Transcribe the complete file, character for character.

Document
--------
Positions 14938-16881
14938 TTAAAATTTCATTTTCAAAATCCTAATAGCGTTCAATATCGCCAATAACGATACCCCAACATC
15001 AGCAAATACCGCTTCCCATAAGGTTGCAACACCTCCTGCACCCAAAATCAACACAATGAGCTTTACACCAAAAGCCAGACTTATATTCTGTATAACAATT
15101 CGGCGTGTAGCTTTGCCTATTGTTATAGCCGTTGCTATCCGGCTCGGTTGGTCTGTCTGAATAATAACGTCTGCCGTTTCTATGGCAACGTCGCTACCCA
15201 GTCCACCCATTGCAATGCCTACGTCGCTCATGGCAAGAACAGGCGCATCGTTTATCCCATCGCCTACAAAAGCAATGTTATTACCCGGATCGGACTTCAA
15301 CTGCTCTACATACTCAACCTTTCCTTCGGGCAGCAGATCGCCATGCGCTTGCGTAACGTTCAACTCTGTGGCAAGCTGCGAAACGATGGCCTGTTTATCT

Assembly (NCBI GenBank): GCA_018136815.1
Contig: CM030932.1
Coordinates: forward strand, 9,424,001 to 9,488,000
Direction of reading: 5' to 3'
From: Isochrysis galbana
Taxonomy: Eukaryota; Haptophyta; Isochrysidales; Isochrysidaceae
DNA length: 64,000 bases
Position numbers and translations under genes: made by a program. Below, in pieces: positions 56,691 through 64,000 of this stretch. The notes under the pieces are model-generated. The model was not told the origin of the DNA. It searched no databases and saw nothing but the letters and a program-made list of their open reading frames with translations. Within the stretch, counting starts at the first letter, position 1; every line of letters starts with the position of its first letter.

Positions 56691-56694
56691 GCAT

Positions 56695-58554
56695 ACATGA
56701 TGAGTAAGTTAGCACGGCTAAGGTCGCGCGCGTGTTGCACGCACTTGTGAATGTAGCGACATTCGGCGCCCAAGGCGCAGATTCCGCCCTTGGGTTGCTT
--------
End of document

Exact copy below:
Positions 14938-16881
14938 TTAAAATTTCATTTTCAAAATCCTAATAGCGTTCAATATCGCCAATAACGATACCCCAACATC
15001 AGCAAATACCGCTTCCCATAAGGTTGCAACACCTCCTGCACCCAAAATCAACACAATGAGCTTTACACCAAAAGCCAGACTTATATTCTGTATAACAATT
15101 CGGCGTGTAGCTTTGCCTATTGTTATAGCCGTTGCTATCCGGCTCGGTTGGTCTGTCTGAATAATAACGTCTGCCGTTTCTATGGCAACGTCGCTACCCA
15201 GTCCACCCATTGCAATGCCTACGTCGCTCATGGCAAGAACAGGCGCATCGTTTATCCCATCGCCTACAAAAGCAATGTTATTACCCGGATCGGACTTCAA
15301 CTGCTCTACATACTCAACCTTTCCTTCGGGCAGCAGATCGCCATGCGCTTGCGTAACGTTCAACTCTGTGGCAAGCTGCGAAACGATGGCCTGTTTATCT

Assembly (NCBI GenBank): GCA_018136815.1
Contig: CM030932.1
Coordinates: forward strand, 9,424,001 to 9,488,000
Direction of reading: 5' to 3'
From: Isochrysis galbana
Taxonomy: Eukaryota; Haptophyta; Isochrysidales; Isochrysidaceae
DNA length: 64,000 bases
Position numbers and translations under genes: made by a program. Below, in pieces: positions 56,691 through 64,000 of this stretch. The notes under the pieces are model-generated. The model was not told the origin of the DNA. It searched no databases and saw nothing but the letters and a program-made list of their open reading frames with translations. Within the stretch, counting starts at the first letter, position 1; every line of letters starts with the position of its first letter.

Positions 56691-56694
56691 GCAT

Positions 56695-58554
56695 ACATGA
56701 TGAGTAAGTTAGCACGGCTAAGGTCGCGCGCGTGTTGCACGCACTTGTGAATGTAGCGACATTCGGCGCCCAAGGCGCAGATTCCGCCCTTGGGTTGCTT